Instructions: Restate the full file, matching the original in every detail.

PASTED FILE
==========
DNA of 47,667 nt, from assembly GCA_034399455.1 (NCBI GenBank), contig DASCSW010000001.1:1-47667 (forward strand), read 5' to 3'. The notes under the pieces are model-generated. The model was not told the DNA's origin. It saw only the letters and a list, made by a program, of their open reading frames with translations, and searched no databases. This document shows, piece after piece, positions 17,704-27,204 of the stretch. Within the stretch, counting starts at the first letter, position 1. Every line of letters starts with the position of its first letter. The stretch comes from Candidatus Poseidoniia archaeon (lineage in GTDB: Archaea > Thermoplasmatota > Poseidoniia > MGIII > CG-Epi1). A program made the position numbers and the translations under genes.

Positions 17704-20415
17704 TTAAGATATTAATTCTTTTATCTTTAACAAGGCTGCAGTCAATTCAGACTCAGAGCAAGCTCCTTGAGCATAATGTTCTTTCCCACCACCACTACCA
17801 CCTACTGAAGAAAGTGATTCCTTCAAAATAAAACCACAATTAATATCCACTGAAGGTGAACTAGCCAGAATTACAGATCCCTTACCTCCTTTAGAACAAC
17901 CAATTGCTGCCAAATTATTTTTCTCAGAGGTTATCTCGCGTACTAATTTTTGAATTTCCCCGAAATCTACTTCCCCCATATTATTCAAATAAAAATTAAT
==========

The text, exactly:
DNA of 47,667 nt, from assembly GCA_034399455.1 (NCBI GenBank), contig DASCSW010000001.1:1-47667 (forward strand), read 5' to 3'. The notes under the pieces are model-generated. The model was not told the DNA's origin. It saw only the letters and a list, made by a program, of their open reading frames with translations, and searched no databases. This document shows, piece after piece, positions 17,704-27,204 of the stretch. Within the stretch, counting starts at the first letter, position 1. Every line of letters starts with the position of its first letter. The stretch comes from Candidatus Poseidoniia archaeon (lineage in GTDB: Archaea > Thermoplasmatota > Poseidoniia > MGIII > CG-Epi1). A program made the position numbers and the translations under genes.

Positions 17704-20415
17704 TTAAGATATTAATTCTTTTATCTTTAACAAGGCTGCAGTCAATTCAGACTCAGAGCAAGCTCCTTGAGCATAATGTTCTTTCCCACCACCACTACCA
17801 CCTACTGAAGAAAGTGATTCCTTCAAAATAAAACCACAATTAATATCCACTGAAGGTGAACTAGCCAGAATTACAGATCCCTTACCTCCTTTAGAACAAC
17901 CAATTGCTGCCAAATTATTTTTCTCAGAGGTTATCTCGCGTACTAATTTTTGAATTTCCCCGAAATCTACTTCCCCCATATTATTCAAATAAAAATTAAT